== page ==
Having a Position Without a Position

Characters: Klevetati Yoshino, Margaret Morgan

Even if they are clumsy at this, individual warriors should strengthen their own martial
arts as much as is practical in their circumstances.
– Miyamoto Musashi

The front of the simulator opened and Klevetati Yoshino stepped out, gently shaking her hands. She watched Margaret Morgan, who was standing to one side, writing up the evaluation on a data tablet. Morgan glanced up for a moment, then looked back down to finish writing.

Yoshino wiped the sweat from the back of her neck, nibbled just a little at her lower lip, and waited quietly for Morgan to finish. The simulation had been very thorough, and one that Morgan must have programmed herself — some of it, Yoshino guessed, on the fly. Which made sense, really, since a genuine enemy wouldn’t stick to pre-planned moves.

“So, you learned that just while we were on Earth?” Yoshino thought she could hear faint approval in Morgan’s voice as she handed over the form for her to see.

“Not all of it,” Yoshino admitted. “We all had basic flight instruction while we were still in training.” She skimmed down the form as she spoke, pausing for a long moment at the bottom line: good, but not quite good enough to be certified for flying with Storm Squadron. “That close, mmh?” she said at last, trying to look at it optimistically.

“Very. That’s good, if you’ve been balancing learning with the repairs,” Morgan said with a broad wave at the ship around them.

“I had to do something in my off time, or go crazy.” She shrugged, more to herself than to Morgan. “What did I miss?”

“You concentrate a little too much,” Morgan said with a wry grin. “I’d be afraid you’d miss someone coming up on your tail, if you were trailing a bogey.”

Yoshino mirrored the grin, with less struggle than she’d anticipated. Darquin’s advice the night before had been spot on, so it didn’t seem like a difficult obstacle. “I need to divide my attention a bit more, then.”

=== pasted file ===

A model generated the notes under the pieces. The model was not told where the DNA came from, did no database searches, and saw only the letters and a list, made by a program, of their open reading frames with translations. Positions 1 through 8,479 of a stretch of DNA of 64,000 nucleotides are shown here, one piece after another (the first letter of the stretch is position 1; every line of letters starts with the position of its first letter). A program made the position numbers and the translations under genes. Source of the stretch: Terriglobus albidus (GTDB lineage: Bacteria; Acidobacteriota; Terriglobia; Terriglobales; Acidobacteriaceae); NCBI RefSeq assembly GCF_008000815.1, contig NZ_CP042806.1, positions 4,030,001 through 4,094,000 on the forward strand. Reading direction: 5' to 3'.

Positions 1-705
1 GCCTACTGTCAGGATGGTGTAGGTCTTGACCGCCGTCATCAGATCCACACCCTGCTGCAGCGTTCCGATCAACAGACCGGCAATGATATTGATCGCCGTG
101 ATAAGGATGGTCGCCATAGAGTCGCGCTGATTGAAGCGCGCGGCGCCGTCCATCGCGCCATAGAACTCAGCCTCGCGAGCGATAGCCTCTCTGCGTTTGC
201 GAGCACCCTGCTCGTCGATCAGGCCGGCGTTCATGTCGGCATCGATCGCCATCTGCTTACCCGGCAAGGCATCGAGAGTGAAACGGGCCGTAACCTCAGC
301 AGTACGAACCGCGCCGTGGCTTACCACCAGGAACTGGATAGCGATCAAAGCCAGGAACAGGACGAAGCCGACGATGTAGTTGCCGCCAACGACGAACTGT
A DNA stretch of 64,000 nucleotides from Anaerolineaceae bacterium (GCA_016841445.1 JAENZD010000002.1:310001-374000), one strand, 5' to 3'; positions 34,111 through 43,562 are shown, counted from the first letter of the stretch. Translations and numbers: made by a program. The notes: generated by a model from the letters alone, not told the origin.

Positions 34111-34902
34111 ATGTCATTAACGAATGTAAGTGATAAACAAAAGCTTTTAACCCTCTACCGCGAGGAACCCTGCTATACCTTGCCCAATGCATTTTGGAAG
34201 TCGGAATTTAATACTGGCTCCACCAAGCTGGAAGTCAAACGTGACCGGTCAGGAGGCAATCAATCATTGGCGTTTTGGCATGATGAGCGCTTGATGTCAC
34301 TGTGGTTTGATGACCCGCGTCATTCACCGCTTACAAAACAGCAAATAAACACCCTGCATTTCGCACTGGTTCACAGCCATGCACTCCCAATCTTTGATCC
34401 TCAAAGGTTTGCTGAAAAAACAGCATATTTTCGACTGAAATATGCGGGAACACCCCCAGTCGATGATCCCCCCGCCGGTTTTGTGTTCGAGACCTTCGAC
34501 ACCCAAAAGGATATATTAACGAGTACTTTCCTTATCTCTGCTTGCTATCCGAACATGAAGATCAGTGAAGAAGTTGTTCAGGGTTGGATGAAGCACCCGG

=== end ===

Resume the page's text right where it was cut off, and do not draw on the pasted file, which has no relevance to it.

“Just a little. Won’t take much work, I don’t think. Some might pass you, but…” she shrugged. “I don’t want to risk anyone.”

“No, this is right. The only bad thing … we’ll be at Abbai tomorrow, probably not enough time to try this again until after we’re done there.”

“Maybe not.” Morgan was silent for a moment, thinking. “But if you’ve a little time now, we can take a ‘Fury out, and you can show me what you’ve learned.”

Yoshino’s cheeks colored faintly. “Really? I admit … it’d be rather exciting, flying in hyperspace.”

This drew a chuckle from Morgan. “Most would find it stomach-turning. But I want to feel how you handle it, ie?”

“That seems very sensible to me.”

Morgan grinned. She found that she rather liked the Operations officer. “You’re unique, then,” she said, dropping the data tablet and gesturing to the door. “Anytime.”

“Now’s the best time, I think.” Yoshino moved out of the sim-room door and out to the corridor, leading the short distance to the hangar bay.

“You oversaw much of the reconstruction?” Morgan asked, making conversation to fill the silence of the trip.

“The whole thing. I was here, start to finish.”

“I see good work here.”

It was mild and understated, but Yoshino could hear the compliment. She smiled, letting go of the last shreds of ire from the day before. “Thank you … my job was mostly overseeing everything, not much hands-on. I would have liked that even more, I think.”

“Getting your hands dirty in it,” Morgan said, understanding. As they entered the hangar, she pointed across the vaulted space. “My ‘Fury’s there, on the end.”

“Right. Flight suits and helmets are …” Yoshino thought for a moment, calling up deckplans in her head. “Just over there, if I recall.” She pointed to an open doorway nearby.

“You tell me. I’ve gotten lost since I’ve been back.”

“Over here, then,” Yoshino said, leading the way toward the locker room. “We honestly tried not to change too much.”

The inside of the locker room was the same as before, Morgan’s own locker almost as she had left it. She took off her cape, folding it neatly and placing it on a shelf, then started pulling the flight suit on.

It took Yoshino only a moment to find the rack of spares, and a minute or two longer to find a suit in the right size among them. She quickly pulled it on, saying as she did, “If it helps, I am planning on getting some additional live instruction.”

“It does. I’d be willing, if you can’t find anyone else to.”

“Thank you,” Yoshino said. It was almost frightening, how willing everyone was to help. All she’d had to do was step up and ask. “I’ve made some arrangements with Anla’shok Darquin already, but if that doesn’t work out, then I would be very grateful.”

“Of course. We need all the trained pilots we can get, but ones with the knack are even better.”

Yoshino nearly dropped the gauntlet she was pulling on. “I … you think I have?”

“To progress so much in so short a time? It’s not only hard work.”